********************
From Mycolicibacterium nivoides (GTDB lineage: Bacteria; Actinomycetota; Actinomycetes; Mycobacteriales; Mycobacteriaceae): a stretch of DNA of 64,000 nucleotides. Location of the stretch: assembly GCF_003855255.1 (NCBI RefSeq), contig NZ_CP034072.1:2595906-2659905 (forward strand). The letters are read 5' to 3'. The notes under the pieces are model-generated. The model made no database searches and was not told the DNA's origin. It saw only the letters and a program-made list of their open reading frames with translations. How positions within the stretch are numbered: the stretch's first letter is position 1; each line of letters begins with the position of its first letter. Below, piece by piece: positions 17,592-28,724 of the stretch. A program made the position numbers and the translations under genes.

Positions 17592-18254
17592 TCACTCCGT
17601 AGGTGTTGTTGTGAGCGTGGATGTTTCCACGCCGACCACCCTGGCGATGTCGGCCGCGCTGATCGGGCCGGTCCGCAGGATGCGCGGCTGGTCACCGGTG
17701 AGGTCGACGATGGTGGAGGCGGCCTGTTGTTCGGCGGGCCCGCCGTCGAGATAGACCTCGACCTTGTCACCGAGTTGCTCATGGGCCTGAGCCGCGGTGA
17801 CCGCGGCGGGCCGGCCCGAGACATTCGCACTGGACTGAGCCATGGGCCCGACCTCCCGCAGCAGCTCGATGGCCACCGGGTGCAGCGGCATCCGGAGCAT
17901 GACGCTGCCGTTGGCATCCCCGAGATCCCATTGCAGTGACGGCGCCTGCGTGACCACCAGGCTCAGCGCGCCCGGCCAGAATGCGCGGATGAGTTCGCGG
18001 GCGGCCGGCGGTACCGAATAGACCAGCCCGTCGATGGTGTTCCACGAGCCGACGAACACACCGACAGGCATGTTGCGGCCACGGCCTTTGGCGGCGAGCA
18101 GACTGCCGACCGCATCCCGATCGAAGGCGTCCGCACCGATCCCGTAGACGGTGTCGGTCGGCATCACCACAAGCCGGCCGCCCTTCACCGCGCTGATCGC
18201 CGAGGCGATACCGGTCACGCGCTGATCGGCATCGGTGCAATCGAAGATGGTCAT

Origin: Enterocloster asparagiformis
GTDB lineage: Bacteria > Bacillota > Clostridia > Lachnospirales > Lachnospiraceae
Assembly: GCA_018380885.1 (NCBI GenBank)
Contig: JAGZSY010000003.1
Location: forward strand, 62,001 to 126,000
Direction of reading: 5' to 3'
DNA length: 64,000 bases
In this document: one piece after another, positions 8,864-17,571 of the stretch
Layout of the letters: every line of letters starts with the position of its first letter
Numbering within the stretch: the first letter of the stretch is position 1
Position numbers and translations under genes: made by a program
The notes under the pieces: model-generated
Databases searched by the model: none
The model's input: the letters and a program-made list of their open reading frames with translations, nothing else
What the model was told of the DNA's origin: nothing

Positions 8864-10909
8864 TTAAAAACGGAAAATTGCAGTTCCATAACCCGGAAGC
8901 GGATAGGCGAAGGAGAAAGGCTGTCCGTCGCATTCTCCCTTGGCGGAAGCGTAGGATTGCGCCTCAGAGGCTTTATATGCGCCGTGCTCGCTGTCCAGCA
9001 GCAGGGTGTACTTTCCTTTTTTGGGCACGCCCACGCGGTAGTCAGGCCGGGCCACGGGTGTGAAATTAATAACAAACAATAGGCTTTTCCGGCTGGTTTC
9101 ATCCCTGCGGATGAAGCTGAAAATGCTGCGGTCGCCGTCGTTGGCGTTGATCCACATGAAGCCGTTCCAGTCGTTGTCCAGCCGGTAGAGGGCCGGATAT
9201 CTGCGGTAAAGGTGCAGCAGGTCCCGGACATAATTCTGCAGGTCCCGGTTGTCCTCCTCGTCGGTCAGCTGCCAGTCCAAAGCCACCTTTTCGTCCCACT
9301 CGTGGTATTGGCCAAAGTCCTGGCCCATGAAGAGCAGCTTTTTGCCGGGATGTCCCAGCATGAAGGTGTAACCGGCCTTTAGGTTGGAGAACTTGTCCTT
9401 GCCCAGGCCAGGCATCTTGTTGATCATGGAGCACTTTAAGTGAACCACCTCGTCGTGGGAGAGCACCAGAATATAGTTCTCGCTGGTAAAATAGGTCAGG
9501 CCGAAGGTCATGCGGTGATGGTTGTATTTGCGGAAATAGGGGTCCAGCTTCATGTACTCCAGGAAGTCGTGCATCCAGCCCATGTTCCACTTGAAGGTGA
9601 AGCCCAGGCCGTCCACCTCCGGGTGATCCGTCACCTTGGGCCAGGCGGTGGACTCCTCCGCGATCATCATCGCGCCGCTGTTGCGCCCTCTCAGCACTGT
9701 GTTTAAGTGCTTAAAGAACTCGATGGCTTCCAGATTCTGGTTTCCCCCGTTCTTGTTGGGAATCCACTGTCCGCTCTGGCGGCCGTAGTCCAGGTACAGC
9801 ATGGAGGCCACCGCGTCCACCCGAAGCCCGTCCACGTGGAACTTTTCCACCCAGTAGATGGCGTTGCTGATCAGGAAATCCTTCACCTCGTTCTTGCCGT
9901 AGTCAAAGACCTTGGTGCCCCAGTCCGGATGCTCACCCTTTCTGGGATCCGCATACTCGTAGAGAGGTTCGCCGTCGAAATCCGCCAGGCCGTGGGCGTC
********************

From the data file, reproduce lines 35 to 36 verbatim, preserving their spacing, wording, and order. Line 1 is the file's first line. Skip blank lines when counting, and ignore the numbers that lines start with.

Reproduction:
9601 AGCCCAGGCCGTCCACCTCCGGGTGATCCGTCACCTTGGGCCAGGCGGTGGACTCCTCCGCGATCATCATCGCGCCGCTGTTGCGCCCTCTCAGCACTGT
9701 GTTTAAGTGCTTAAAGAACTCGATGGCTTCCAGATTCTGGTTTCCCCCGTTCTTGTTGGGAATCCACTGTCCGCTCTGGCGGCCGTAGTCCAGGTACAGC